Thursday, October 27, 2016
Yesterday afternoon, I went to the Space Coast Center for Independent Living (SCCIL) in Rockledge to get a volume control telephone. After an intake interview, I had the opportunity to try out four phones with different features. I chose the cordless amplified Clarity Professional telephone with Caller ID (pictured below), which enables its user to turn up the volume higher than regular phones. The red parts of the phone light up when it rings. The Clarity Professional phone is one of several phones provided for free by Florida Telecommunications Relay, Inc. (FTRI); however, if its user moves out of Florida or no longer needs the phone, it must be returned. John Barone, the telecommunications specialist who showed me how the phone works, recently received the Getting Results Award from Channel 6 for his 18 years of volunteering for the SCCIL (http://www.sccil.net/). To find out how you can get a phone from FTRI, go to http://www.ftri.org/_.
Friday, October 21, 2016
The main character in the recently released movie The Accountant (http://www.accountantmovie.com/) starring Ben Affleck has autism. Gifted in math, Affleck's character Christian Wolff works for criminal organizations and kills people with military-style firearms. To learn more about autism, Affleck and director Gavin O'Connor met with students at Exceptional Minds (http://exceptionalmindsstudio.org/), a non-profit vocational center for young adults on the autism spectrum in Sherman Oaks, California. Laurie Stephens, director of clinical services for Education Spectrum (http://edspec.org/), an autism therapeutic center in Altadena, California, served as a liaison on The Accountant. Critics of the movie are concerned viewers will think there is a link between autism and violence. Go to http://www.usatoday.com/story/life/movies/2016/10/12/ben-affleck-accountant-walks-fine-line-autism-guns/91901048/ for a review of The Accountant.
Ben Affleck in The Accountant
Wednesday, October 19, 2016
With October being National Disability Awareness Month, this is a good time to describe how to communicate with people with disabilities. As listed on http://www.diversityshop.com/store/10comvid.html, the following are the Ten Commandments of Communicating with People with Disabilities:
Speak directly rather than through a companion or sign language interpreter who may be present.
Offer to shake hands when introduced. People with limited hand use or an artificial limb can usually shake hands and offering the left hand is an acceptable greeting.
Always identify yourself and others who may be with you when meeting someone with a visual disability. When conversing in a group, remember to identify the person to whom you are speaking. When dining with a friend who has a visual disability, ask if you can describe what is on his or her plate.
If you offer assistance, wait until the offer is accepted. Then listen or ask for instructions.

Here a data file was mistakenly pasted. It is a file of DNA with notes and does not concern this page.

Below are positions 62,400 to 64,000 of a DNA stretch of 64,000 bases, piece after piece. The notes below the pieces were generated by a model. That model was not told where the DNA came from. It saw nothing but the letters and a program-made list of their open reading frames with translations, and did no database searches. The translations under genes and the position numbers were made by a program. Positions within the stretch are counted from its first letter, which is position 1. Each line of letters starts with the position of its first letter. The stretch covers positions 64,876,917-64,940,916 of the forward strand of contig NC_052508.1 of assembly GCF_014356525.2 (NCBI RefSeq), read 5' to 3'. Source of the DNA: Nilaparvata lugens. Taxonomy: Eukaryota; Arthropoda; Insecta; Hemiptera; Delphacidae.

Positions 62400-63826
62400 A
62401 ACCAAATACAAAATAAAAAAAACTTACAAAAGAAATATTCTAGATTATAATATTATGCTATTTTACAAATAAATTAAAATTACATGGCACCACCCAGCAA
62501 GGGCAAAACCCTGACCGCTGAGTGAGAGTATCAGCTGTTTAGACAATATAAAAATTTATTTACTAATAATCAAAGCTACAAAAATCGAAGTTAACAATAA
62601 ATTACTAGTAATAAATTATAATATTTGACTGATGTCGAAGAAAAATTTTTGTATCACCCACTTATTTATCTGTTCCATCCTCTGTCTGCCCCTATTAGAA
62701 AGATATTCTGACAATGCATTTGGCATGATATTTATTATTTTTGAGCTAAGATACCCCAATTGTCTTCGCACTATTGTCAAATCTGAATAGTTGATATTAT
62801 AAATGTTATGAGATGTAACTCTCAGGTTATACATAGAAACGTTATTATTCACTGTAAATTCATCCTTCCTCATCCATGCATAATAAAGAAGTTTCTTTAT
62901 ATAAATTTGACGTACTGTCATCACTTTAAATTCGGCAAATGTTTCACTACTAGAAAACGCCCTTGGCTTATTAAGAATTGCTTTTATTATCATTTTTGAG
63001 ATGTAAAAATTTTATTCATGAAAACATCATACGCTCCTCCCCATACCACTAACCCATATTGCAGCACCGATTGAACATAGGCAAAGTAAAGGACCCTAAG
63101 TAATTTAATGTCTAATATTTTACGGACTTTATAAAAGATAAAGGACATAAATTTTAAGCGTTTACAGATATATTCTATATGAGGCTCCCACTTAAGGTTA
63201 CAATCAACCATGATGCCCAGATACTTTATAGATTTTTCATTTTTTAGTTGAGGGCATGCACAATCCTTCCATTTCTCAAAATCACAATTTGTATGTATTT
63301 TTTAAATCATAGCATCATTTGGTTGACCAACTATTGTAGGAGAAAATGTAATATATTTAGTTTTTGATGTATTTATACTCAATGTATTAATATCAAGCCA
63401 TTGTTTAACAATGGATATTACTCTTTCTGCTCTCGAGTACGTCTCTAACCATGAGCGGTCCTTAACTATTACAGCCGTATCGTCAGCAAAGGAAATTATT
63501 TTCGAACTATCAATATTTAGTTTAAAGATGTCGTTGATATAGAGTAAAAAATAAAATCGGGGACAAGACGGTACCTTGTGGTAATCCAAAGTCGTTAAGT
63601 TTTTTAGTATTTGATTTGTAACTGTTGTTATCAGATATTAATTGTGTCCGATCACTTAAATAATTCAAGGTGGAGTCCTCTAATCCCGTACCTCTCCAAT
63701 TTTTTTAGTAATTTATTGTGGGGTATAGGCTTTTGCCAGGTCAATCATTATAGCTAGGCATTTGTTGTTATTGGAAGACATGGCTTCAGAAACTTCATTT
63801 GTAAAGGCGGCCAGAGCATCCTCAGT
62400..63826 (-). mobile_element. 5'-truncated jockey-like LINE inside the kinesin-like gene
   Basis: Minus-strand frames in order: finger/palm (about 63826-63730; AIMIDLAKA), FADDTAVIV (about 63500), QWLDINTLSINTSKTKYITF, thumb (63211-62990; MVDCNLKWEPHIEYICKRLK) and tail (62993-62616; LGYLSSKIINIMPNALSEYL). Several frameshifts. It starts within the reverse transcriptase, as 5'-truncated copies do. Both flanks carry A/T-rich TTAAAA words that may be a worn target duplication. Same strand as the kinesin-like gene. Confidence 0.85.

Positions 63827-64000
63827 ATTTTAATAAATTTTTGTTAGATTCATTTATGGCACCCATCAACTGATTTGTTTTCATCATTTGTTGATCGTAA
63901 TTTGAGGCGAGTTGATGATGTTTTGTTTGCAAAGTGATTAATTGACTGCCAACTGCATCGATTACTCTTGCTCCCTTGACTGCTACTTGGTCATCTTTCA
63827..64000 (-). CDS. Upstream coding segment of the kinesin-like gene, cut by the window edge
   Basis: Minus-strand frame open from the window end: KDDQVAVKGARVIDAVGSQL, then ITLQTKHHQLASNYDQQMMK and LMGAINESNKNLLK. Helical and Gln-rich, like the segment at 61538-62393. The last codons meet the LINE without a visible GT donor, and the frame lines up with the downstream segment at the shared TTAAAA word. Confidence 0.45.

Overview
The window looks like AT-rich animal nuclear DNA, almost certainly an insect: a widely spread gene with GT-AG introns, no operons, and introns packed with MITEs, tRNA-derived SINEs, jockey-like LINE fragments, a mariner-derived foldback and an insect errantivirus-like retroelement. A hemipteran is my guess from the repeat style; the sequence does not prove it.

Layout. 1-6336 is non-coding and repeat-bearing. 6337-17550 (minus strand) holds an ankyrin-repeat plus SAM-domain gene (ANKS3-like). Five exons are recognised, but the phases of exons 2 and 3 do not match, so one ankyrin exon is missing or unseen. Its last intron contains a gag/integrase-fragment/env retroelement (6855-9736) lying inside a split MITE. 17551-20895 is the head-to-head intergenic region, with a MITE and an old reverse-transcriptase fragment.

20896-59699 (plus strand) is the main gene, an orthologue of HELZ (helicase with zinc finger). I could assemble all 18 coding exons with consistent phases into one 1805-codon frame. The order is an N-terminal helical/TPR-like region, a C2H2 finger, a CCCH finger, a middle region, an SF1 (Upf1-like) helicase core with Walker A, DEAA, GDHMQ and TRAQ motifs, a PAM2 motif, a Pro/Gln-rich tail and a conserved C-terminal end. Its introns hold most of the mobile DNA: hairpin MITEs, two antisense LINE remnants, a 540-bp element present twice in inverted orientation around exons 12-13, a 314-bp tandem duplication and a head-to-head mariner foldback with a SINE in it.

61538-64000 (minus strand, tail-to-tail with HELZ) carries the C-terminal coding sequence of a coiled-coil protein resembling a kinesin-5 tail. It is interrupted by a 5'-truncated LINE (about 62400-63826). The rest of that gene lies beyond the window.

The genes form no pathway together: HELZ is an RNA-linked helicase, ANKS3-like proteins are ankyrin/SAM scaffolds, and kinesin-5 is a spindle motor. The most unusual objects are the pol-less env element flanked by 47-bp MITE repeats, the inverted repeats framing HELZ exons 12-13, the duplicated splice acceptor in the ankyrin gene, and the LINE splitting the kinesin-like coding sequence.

Treat adults as adults. Address people with disabilities by their first names only when extending that same familiarity to all others. Never patronize people in wheelchairs by patting them on the head or shoulder.
Do not lean against or hang on someone’s wheelchair. Bear in mind that people with disabilities treat their chairs as extensions of their bodies. And so do people with guide dogs and help dogs. Never distract a work animal from their job without the owner’s permission.
Listen attentively when talking with people who have difficulty speaking and wait for them to finish. If necessary, ask short questions that require short answers, or a nod of the head. Never pretend to understand; instead repeat what you have understood and allow the person to respond.
Place yourself at eye level when speaking with someone in a wheelchair or on crutches.
Tap a person who has a hearing disability on the shoulder or wave your hand to get his or her attention. Look directly at the person and speak clearly, slowly, and expressively to establish if the person can read your lips. If so, try to face the light source and keep hands, cigarettes and food away from your mouth when speaking. If a person is wearing a hearing aid, don’t assume that they have the ability to discriminate your speaking voice. Never shout to a person. Just speak in a normal tone of voice.
Relax. Don’t be embarrassed if you happen to use common expressions such as “See you later” or “Did you hear about this?” that seems to relate to a person’s disability.
Monday, October 10, 2016
Since the age of nine, Nelly Jacobs of the Netherlands has had a passion for horses; at one point, she was an award-winning rider and show jumper. Now 87 years old, Jacobs was diagnosed with Parkinson's disease over 30 years ago. The Hidden Desires Project made it possible for her to ride a horse again. After seeing a horse up close and feeding it, Jacobs was lifted from her wheelchair and placed on a bed on top of two horses moving side-by-side inside a custom-built apparatus. The look of joy on her face was priceless. For more details on this story, go to http://www.liftable.com/eliasmanzella/wheelchair-bound-woman-w-parkinsons-loved-horses-life-find-way-give-one-last-ride/.
Wednesday, October 5, 2016
Evelyn "Eva" Moore, a one-year-old from Edmonton, Alberta, Canada, was diagnosed at four months old with a spinal tumor that caused paralysis below her arms. After eight rounds of chemotherapy, Moore was soon in remission, but she couldn't crawl or walk. So, within two days, her father built a small wheelchair with a cutting board, castor wheels, and a Bumbo chair, all for just $100. Now, Moore can keep up with other toddlers. For more details on this story (and a few cute photos), go to http://abcnews.go.com/Lifestyle/tiny-tot-cruises-homemade-wheelchair/story?id=41418331.
(Image obtained from babyology.com.au)